“No one is too small to make a difference”. The words and the demonstrable actions of 16-year old climate activist Greta Thunberg who last Friday inspired the world’s largest ever climate change protest. In 185 countries, in cities and towns all around the globe, including here in Leeds, people came together to demand climate action.
The Swedish teenager began her school strike on her own outside her national parliament. Twelve months later and millions of children and adults joined her. It’s an inspiring story, which we can all learn from as individuals and one which companies can also be inspired by especially on the cusp of 2020, when so many will be writing their corporate visions and narratives for the future.
2020 not only sounds positively science-fictional but it will also be judgement year for corporates which set themselves targets and goals in corporate sustainability strategies written at the start of the millennium. It’s now time to set new goals, write a new corporate narrative and to look a future which will challenge all of us in ways we currently find hard to imagine, or perhaps don’t want to imagine.
It’s fitting that as we collectively leave the teenage years of this century behind us, it’s a teenager who is asking the world to grow up, to be responsible, and to not only imagine better but asking us all to be better. No matter the size of your company, it must ask itself the question Greta asked at the World Economic Forum in January 2019 – will you pledge to stand on the right side of history?
In 2020, it’s time to make your pledge and write your company’s vision and narrative for a sustainable future.
Here are seven ways to test your company’s 2020 vision for corporate responsibility:
Clarity on ambition
Never has there been a greater need for companies to be coherent when it comes to the future. A lot of the different issues and ideas need to be discussed when thinking about your company’s vision for being sustainable and prosperous in the future. Explaining them all might be tricky. Visualising them can be overwhelming. But your company will face sustainability challenges in the future – this is certain.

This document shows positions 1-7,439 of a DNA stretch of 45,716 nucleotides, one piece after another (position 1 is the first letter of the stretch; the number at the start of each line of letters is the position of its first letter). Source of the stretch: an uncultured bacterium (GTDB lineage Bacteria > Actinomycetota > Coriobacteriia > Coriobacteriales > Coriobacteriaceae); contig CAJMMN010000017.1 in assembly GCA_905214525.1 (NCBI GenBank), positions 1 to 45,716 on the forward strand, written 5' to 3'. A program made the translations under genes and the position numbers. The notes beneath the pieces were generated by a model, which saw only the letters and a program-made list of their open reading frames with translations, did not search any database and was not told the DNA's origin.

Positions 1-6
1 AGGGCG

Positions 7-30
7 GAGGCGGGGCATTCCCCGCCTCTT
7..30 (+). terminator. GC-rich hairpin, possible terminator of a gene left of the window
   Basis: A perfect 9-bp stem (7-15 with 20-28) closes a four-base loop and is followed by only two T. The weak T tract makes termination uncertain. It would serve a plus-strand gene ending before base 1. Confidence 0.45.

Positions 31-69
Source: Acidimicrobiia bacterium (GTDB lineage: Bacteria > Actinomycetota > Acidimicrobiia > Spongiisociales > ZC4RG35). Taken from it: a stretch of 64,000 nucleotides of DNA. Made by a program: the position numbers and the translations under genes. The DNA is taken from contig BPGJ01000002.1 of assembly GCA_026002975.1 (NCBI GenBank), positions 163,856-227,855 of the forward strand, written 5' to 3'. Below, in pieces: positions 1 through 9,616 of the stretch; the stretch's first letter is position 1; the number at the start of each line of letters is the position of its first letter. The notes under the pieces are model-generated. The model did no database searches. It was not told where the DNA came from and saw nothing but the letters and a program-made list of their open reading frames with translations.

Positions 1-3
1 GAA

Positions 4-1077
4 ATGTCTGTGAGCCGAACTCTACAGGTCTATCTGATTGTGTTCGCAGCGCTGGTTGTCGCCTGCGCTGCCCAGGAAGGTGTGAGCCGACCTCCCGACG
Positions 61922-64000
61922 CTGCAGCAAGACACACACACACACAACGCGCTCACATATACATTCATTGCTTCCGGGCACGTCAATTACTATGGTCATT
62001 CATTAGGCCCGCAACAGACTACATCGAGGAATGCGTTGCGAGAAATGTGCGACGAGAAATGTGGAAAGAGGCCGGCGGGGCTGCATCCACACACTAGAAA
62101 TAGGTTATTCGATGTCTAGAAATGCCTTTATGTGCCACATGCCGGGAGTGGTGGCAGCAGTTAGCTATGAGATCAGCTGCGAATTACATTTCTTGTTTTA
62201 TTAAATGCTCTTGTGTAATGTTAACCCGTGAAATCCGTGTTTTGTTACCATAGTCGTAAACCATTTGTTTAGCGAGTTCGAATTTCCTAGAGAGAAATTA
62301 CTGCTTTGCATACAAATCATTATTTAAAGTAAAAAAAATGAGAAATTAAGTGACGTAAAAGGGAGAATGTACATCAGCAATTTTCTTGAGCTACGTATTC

Like Greta, you will need to engage people at every level, including employees, stakeholders and customers. A lot of the resistance and denial towards climate change is underpinned not by a lack of belief but simply by a lack clarity.
People, however, will engage with and act on things that are, to quote Greta again, ‘black and white’. Greta’s message is clear, so clear in fact schoolchildren around the world understand it in their millions.
Companies should adopt the same principle. Is your corporate responsibility vision for the future so clear a child could understand it?
Breadth – social, environmental and economic
There must be breadth and scope to your corporate responsibility vision. Energy reduction, recycling initiatives and fundraising are all well and good but they are licence to operate.
Companies must thinker harder and must think in terms of the triple bottom line: environmental impact, social impact, and economic impact. Keep your vision wide and think about all the touchpoints where your company can have a positive impact and ways to improve where they currently have a negative impact.
Transparency – targets, timescales and progress